As Senator Faruqi mentioned, there are a number of strong recommendations coming out of this committee inquiry. We often do have strong recommendations come out of committee inquiries in this place. But now I think there has to be a genuine cross-party parliamentary commitment that there will be action taken, that this will not just be passed on to another series of committees down the track and that this time people's voices will be heard. That is still possible. I really believe it is still possible, but there has got to be clearer focus and a better communications strategy developed and put in place immediately.
Certainly we as a committee believe that the idea of having a coordinator-general who would be a single point of response, who would coordinate across departments, who would coordinate across different levels of government and who would be a point on which communities could rely is a good one. Not everybody will hear the answers that they want to hear, because, as I said, there are different concerns and different responses required, but there would be a single point that would be able to have authority to listen and to respond. From our observations through the public hearings and also the written evidence, that is not in place now. There have certainly been attempts, and I do acknowledge that people, particularly in the Department of Defence and also within the environment department, have made efforts, but we need more.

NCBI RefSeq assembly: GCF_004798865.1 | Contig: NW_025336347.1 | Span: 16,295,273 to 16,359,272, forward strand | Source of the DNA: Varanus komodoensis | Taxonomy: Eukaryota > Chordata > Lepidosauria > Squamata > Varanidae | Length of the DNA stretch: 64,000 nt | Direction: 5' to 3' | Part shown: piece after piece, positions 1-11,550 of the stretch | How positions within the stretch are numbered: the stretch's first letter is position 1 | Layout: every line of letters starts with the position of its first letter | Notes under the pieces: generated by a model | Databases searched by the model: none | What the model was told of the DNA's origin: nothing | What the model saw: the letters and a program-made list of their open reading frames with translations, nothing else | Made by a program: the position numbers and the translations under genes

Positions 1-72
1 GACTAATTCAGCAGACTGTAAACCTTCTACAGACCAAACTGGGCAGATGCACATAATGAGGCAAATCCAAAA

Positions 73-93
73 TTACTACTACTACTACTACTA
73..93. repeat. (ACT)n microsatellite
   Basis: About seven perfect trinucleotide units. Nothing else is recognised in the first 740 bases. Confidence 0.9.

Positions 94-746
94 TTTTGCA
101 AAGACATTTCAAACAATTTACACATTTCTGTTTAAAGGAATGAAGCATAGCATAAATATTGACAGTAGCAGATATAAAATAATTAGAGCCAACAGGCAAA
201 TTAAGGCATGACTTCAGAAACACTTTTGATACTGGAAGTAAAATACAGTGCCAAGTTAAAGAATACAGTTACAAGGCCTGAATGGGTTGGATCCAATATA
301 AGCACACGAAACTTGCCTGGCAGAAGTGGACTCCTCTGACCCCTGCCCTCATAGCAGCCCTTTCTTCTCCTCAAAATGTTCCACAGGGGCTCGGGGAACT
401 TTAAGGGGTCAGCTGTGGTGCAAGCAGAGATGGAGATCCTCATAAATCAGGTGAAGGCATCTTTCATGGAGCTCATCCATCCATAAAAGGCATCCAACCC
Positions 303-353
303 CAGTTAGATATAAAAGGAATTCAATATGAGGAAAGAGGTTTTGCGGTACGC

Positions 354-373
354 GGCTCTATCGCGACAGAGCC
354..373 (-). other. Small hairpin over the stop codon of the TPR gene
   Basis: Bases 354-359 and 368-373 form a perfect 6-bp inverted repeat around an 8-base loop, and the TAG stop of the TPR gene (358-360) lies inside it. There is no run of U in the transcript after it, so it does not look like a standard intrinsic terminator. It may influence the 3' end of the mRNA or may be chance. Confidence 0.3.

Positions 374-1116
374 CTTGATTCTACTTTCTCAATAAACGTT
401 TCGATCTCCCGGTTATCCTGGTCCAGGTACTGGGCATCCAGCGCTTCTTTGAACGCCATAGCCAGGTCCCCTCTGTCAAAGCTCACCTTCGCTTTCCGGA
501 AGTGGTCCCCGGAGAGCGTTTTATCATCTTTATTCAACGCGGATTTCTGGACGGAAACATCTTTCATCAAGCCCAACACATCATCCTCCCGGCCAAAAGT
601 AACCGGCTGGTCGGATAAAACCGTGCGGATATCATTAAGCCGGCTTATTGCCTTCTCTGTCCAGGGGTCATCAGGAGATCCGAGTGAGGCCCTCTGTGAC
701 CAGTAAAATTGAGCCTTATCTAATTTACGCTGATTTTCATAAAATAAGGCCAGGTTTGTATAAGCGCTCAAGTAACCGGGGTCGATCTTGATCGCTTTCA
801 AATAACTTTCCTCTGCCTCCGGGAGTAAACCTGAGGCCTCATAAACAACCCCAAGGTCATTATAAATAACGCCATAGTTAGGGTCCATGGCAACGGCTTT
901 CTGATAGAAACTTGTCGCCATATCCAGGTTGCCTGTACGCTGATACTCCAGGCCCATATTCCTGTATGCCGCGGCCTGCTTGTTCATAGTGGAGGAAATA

Certainly the evidence from a number of sources is that the international responses need to be coordinated as well. Seemingly, Australia is as well placed as anywhere in the world in this area of identifying the issues and seeking some response. I have expectation that there is scientific knowledge that can be gathered together to look at what we do next, but this is not getting better. As I said, those maps continue to haunt me. It is not getting better. We need to find a way that we can identify what we can put in place to allay the concerns and the fears and to ensure that the communities are not feeling abandoned. I'm not sure how many inquiries there have been on this issue, but there is still a sense of abandonment in the community about the response that they believe that they should have from their government.
I want to acknowledge the commitment, courage and resilience of the people who came to us and gave their evidence. We as a committee feel that their voices were listened to, but we need to ensure now that there is genuine response, there is coordination of response and there is that so-valuable element of ensuring that there is a sense of trust between those who have been impacted on and those who, for whatever reason-and no-one claims that there's been criminal intent-have put chemicals in place which are impacting on Australians' lives. Along with Senator Faruqi, I say it's time to actually put an action plan in place. I seek leave to continue my remarks later.
Leave granted; debate adjourned.